Date of Award
Daniels College of Business
Microaggressions, Moral awareness, Social dominance orientation, Social justice, Transformative learning, Workplace training
Microaggressions are commonplace slights perpetuated against out-group members that reinforce negative stereotypes, often inadvertently and unconsciously. Workplace mitigation efforts have traditionally been focused on raising awareness with the belief that perpetrators are simply unaware of their actions. While these efforts have done much to raise awareness—especially for victims of microaggressions, who may be more sensitive than ever of their occurrence—some perpetrators consciously persist through awareness, often with even more negative implications to the victim such as minimization, dismissal, and further stereotype reinforcement. For perpetrators to change their behavior, in addition to classic behavioral change models that require capability, opportunity, and motivation, such as the COM-B model, I posit that a process of transformative learning must take place. In this study, I aim to identify individual readiness factors that contribute to someone’s ability to do the critical reflection and social discourse necessary for learning to curb microaggression behavior. Through a series of surveys, I demonstrate certain factors contribute to a perpetrator learning readiness versus resistance in response to microaggression feedback. Specifically, microaggression learning readiness requires motivational factors such as training, moral awareness, social justice concern, individuation, cultural intelligence, and low social dominance orientation. With implications for workplace bias awareness training, this research joins learning theory with behavior change research and organizational change models to provide a more comprehensive understanding of the process of changing microaggression behavior in the workplace. It also provides quantitative support for practical workplace interventions and targeted skill development for microaggression perpetrators.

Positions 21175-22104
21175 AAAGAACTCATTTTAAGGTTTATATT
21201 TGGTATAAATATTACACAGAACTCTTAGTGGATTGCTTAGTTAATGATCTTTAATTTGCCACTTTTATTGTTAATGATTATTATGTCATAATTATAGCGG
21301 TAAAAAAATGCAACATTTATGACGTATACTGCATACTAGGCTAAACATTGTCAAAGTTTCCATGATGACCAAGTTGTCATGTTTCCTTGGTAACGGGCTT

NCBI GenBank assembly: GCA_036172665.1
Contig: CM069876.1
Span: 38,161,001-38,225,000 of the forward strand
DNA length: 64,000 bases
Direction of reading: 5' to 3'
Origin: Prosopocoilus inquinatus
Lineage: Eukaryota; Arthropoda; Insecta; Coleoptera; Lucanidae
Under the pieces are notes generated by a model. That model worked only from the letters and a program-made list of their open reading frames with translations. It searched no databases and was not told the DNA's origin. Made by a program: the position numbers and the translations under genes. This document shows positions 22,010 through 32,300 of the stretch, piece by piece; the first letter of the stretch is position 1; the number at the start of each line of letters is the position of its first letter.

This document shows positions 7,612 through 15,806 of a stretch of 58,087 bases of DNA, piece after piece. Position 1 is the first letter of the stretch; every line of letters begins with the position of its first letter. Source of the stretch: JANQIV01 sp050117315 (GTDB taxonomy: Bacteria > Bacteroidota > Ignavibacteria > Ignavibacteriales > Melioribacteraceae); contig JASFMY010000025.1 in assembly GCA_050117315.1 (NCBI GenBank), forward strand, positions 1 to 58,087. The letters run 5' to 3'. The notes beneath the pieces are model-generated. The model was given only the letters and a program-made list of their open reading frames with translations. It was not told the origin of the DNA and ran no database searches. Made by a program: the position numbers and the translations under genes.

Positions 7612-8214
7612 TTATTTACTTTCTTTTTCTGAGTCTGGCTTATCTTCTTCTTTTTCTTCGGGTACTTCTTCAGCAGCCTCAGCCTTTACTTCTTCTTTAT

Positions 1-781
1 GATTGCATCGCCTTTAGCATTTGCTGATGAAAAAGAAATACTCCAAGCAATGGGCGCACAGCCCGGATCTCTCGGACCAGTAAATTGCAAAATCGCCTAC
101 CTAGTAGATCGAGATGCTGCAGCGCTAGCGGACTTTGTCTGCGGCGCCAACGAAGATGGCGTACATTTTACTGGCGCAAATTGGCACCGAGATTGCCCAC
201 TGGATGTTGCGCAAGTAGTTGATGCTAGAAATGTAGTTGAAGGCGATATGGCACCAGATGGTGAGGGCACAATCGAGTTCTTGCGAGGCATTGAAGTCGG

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Kathryn Elaine Kelly Watson
Received from ProQuest
Watson, Kathryn Elaine Kelly, "Sorry Not Sorry: Microaggression Perpetrator Learning Readiness Factors" (2023). Electronic Theses and Dissertations. 2224.
Available for download on Friday, August 01, 2025